Winning hand: Maxi Hughes wants to be more than a Jack of all trades

THE biggest fight of Maxi Hughes career was not at the forefront of his mind when Boxing News spoke to him weeks before he jetted off to Oklahoma.

“I’m back and forth in garden just now. Grass needs sorted.”

His Yorkshire brogue placed extra emphasis on the importance of everyday tasks about the house still needing ticked off.

The 33-year-old is a family man first and foremost, becoming a full-time boxer has allowed them to move into a better home, own a better car and holiday abroad with little worry.

Hughes, a former painter, likes to be useful and the world lightweight contender is content with DIY duties and green fingers. On Saturday night in Oklahoma Hughes puts his hands to their best use, into boxing gloves and in the direction of the division’s former number one George Kambosos Jr.

His path to greater fights needed a touch of do it yourself after he and Matchroom went in different directions putting him in the free agent bracket.

Offers to face Eddie Hearn’s Irish lightweight Gary Cully, before his shock defeat to Jose Felix in May, were rejected by Hughes. The former British title challenger had paid his dues on the domestic circuit before snapping up the opportunity to fight and beat Jono Carroll in 2020. A then career best victory kicked off a six-fight run which elevated Hughes into conversations involving fights against Ryan Garcia and Kambosos.

Defeating Kid Galahad was a reminder to the boxing fraternity that Hughes isn’t going away, and he wants the biggest fights possible, not a drop down in class.

“Eddie had been saying ‘Maxi’s done so well I want to get him that life changing fight,” Hughes said looking back on his time with Matchroom.

“We had them negotiations with Ryan Garcia, but it never ended up coming to anything. I were just disappointed.”

There was a possibility of Maxi securing a fight against unbeaten American Giovanni Cabrera. Both were keen. However, a breakdown in communication snuffed out hope of it taking place.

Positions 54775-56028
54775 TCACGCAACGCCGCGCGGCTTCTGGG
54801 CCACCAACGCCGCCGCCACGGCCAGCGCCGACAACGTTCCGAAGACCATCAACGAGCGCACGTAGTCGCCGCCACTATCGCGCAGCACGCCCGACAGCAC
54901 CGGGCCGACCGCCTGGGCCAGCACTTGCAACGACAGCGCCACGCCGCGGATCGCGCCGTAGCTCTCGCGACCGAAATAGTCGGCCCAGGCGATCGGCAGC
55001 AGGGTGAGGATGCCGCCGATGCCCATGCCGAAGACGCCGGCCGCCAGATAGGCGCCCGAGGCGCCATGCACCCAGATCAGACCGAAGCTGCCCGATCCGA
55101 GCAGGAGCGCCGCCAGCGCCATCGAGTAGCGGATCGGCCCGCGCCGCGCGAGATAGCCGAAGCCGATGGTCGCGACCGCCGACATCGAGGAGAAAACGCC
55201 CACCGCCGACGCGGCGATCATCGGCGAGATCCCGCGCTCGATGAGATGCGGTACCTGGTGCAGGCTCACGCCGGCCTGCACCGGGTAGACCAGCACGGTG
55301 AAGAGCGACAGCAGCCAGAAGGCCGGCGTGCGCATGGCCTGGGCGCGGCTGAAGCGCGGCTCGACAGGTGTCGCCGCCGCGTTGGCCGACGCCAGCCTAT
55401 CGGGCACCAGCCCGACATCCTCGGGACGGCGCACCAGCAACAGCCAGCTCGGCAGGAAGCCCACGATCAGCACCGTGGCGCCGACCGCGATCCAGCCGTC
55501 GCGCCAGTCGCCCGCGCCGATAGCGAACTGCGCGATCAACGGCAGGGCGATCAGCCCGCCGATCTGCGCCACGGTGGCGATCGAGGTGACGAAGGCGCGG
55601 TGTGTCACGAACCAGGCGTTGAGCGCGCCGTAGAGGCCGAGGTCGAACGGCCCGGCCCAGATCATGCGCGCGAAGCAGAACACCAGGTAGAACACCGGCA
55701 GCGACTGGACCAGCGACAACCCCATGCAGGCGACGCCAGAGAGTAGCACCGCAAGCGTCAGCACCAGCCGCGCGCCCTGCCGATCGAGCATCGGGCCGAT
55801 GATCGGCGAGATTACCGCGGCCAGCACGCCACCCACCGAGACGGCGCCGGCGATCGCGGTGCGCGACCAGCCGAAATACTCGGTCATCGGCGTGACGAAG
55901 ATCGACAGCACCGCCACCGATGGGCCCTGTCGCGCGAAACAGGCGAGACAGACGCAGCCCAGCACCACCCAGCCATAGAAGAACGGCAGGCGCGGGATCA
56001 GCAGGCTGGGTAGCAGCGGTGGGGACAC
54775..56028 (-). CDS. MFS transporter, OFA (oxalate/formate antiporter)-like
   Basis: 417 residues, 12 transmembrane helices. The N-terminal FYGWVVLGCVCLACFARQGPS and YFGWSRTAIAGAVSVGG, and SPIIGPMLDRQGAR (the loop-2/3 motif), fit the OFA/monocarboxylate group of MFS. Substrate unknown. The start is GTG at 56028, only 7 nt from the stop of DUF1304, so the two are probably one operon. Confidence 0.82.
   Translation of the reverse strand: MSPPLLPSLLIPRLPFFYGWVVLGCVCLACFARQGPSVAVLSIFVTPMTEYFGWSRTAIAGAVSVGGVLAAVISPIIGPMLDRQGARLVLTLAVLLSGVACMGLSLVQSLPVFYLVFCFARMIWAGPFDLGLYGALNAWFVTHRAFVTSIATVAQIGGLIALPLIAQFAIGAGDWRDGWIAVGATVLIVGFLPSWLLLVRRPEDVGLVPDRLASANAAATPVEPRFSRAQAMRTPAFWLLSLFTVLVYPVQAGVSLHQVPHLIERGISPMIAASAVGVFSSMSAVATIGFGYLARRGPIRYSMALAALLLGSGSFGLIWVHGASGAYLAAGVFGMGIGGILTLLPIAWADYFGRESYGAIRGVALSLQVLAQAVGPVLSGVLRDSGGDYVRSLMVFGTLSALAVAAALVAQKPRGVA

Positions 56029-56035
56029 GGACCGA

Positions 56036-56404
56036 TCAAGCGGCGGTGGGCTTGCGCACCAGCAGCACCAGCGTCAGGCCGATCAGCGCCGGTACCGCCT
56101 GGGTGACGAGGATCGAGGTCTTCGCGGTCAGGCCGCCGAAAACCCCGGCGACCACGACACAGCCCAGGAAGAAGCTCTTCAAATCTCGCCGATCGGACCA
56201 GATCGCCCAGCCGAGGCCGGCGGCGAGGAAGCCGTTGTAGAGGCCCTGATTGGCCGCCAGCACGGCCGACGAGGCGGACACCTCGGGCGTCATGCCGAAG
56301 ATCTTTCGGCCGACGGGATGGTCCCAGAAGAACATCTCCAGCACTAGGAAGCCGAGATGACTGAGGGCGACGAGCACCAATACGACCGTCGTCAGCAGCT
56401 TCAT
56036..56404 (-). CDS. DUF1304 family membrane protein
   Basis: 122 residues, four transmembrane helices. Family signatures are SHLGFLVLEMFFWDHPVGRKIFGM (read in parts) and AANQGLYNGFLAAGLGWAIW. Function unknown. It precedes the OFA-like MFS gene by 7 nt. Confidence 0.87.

“I spoke to Eddie face to face when Josh [Warrington] last fought on December 10,” he explains.

“[He said] we’ll have a meeting to discuss future. Get Stefy (Maxi’s manager) to contact me next week and we’ll get that sorted. I were buzzing.

“It kept going quiet and then when Matchroom finally did get in touch they were like can’t do Cabrera fight, can’t do this, can’t do that. Only fight we can do at this time is Gary Cully.”

“Well, that’s a kick in teeth,” he reflected. “I sat on it a bit, thought about it and were like it’s just not where my career’s heading. I couldn’t swallow it with Cully because he hasn’t beaten anybody. What has he done? I want to challenge myself to see how good I can be.”

Turning down Cully became a blessing in disguise. Various online media outlets soon began reporting that Kambosos against Hughes was happening. The Australian himself hasn’t been shy of a few words ahead of his first fight in nine months hoping to bring back the spartan attitude he had before Devin Haney got a hold of him.

“I’d heard George were staying at 135, I heard he were gonna carry on,” Hughes said.

“A lot of people thought he might pack in. He’s a former champion and I want to challenge myself and he was also highly ranked with the IBF so that’s the reason. Try and get an eliminator. If I had to vacate IBO, then fine because I want to go down world title routes. That were reason I thought he’s the guy and I think I can beat him; I know I can.”